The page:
maule at LAW.VILLANOVA.EDU
Thu Nov 9 13:24:56 PST 2000
>>> crossf at MAIL.UTEXAS.EDU 11/09/00 12:02AM >>>
Suppose that George Bush suffered a tragic accident and died next week.
Wouldn't it make sense then for the electors to pick Gore, the winner of
the popular vote?
Considering that the vice-presidential candidates in many ways instill far more confidence in the electorate, did a far better job with their debate, and represent the same party as the presidential candidate, it would be just as plausible (and questionable) for the Bush electors to vote for Cheney.
Or, so what if Bush dies? He could still be elected (see Missouri, ha ha), with the electors knowing a vote for Bush is a vote for Cheney. Now that there is precedent for electing a dead person to the Senate (which must have Caligula rolling over, with his horse trick now fading as the number one silliness), there is precedent for electors to vote for a dead candidate (especially if the "well, we really know this is a sympathy vote" justification is maintained with full knowledge of what a vote for the dead candidate really will mean).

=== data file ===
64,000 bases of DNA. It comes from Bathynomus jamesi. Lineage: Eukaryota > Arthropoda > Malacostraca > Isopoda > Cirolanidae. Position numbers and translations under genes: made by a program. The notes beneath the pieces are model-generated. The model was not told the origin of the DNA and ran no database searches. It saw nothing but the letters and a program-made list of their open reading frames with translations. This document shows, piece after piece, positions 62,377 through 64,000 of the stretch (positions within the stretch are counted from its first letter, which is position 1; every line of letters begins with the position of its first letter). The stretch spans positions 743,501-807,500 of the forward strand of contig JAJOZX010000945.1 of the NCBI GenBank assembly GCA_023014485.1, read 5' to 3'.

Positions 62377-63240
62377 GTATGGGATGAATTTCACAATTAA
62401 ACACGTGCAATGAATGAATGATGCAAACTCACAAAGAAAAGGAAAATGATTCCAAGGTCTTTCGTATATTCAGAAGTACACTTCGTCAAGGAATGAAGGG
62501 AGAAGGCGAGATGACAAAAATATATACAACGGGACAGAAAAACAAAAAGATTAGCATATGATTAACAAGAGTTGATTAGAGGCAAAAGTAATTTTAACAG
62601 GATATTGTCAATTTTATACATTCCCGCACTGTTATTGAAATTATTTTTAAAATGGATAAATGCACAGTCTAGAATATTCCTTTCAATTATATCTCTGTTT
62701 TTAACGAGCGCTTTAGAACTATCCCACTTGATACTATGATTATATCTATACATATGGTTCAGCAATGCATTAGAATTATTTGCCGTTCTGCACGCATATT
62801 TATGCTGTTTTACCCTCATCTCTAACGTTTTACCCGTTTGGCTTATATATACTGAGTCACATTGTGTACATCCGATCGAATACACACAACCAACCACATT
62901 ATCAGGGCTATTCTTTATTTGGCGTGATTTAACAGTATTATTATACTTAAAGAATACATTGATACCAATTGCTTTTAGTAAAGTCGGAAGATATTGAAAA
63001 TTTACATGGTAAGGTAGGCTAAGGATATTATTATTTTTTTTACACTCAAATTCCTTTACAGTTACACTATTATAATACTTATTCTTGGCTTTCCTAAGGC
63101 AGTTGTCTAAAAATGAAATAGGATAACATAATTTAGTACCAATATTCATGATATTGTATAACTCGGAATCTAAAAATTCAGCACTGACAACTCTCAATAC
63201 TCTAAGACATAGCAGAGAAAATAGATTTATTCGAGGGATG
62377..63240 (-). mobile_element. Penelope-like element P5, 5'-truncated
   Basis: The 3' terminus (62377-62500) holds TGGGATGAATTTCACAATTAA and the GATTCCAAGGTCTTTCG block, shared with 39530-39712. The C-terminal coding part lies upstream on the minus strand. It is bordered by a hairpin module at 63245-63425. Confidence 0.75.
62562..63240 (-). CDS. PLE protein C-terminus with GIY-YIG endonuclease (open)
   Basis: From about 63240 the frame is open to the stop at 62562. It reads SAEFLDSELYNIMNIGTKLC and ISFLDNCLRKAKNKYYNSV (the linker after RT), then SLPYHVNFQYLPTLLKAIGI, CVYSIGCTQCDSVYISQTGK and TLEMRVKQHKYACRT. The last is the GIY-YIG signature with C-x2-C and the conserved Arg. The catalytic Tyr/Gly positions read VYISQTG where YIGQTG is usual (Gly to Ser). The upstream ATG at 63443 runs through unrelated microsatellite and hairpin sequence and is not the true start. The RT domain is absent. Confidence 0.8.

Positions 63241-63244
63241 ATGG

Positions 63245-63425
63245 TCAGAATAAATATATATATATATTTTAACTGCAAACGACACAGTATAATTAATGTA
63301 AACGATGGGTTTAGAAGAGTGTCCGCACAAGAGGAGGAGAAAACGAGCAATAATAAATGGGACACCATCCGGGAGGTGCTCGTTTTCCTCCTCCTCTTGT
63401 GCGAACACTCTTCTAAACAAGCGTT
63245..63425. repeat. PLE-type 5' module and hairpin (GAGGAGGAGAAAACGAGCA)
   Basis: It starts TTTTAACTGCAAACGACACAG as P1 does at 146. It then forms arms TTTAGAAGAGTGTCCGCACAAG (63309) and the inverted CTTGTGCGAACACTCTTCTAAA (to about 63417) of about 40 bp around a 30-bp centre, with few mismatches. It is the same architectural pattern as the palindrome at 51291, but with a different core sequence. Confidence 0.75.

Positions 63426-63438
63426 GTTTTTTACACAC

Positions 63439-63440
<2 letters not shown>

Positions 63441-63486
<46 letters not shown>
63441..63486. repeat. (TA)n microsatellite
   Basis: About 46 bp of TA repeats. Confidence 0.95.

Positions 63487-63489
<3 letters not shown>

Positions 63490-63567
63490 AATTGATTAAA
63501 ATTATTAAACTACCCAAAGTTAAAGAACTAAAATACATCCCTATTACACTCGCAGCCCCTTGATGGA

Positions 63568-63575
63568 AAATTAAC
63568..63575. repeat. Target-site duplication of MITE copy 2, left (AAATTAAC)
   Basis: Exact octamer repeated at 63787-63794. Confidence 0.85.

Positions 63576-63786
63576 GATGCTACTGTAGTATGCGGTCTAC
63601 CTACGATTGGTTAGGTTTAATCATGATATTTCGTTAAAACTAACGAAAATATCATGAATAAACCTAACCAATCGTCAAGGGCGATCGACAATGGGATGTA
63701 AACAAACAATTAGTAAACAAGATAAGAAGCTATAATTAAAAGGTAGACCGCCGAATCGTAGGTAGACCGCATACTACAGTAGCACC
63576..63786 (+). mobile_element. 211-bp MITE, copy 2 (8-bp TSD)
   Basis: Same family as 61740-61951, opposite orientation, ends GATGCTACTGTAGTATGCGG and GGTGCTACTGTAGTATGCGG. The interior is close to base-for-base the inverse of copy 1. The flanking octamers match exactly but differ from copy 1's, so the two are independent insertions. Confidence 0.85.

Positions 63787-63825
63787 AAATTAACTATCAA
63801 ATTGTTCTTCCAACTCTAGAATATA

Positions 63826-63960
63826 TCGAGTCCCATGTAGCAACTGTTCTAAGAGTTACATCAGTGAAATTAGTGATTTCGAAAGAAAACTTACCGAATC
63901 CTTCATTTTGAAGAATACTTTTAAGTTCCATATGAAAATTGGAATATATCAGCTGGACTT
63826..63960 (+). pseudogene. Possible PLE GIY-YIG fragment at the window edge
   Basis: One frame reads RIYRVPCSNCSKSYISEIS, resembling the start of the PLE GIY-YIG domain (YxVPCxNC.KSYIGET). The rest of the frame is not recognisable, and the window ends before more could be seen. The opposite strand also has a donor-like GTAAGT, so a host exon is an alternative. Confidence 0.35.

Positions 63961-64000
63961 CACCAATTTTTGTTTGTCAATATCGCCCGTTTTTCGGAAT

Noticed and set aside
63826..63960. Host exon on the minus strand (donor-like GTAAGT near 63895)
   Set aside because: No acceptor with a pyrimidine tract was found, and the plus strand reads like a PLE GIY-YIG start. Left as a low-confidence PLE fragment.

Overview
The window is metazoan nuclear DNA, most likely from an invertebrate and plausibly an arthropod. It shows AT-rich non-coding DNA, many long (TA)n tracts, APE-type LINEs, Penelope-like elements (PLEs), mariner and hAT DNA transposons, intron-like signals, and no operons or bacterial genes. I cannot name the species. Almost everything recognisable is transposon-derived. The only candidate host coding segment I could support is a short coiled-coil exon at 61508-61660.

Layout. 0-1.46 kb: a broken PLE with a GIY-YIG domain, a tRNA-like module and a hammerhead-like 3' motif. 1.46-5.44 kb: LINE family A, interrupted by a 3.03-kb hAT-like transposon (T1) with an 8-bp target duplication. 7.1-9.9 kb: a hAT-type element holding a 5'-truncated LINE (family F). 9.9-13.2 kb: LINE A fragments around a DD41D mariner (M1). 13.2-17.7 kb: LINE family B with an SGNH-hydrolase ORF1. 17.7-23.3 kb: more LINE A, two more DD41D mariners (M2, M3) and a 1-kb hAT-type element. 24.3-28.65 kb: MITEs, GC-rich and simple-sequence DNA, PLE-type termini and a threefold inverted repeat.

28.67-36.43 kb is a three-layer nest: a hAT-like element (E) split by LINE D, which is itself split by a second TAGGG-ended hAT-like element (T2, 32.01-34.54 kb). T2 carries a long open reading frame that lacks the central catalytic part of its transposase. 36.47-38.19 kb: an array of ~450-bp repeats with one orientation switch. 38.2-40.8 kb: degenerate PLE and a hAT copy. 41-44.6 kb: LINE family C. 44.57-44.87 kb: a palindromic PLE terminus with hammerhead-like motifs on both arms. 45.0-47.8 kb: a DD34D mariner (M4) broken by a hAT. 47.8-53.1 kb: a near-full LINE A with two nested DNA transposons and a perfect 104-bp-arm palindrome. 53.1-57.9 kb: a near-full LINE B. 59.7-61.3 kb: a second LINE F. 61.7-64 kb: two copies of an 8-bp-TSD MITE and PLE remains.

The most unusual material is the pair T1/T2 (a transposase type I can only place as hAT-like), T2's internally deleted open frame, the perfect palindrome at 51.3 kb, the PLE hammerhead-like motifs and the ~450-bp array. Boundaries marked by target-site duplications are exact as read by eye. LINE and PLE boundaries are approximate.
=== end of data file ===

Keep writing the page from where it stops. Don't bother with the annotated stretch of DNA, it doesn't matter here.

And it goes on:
Professor of Law
Villanova University School of Law
Villanova PA 19085
maule at law.villanova.edu
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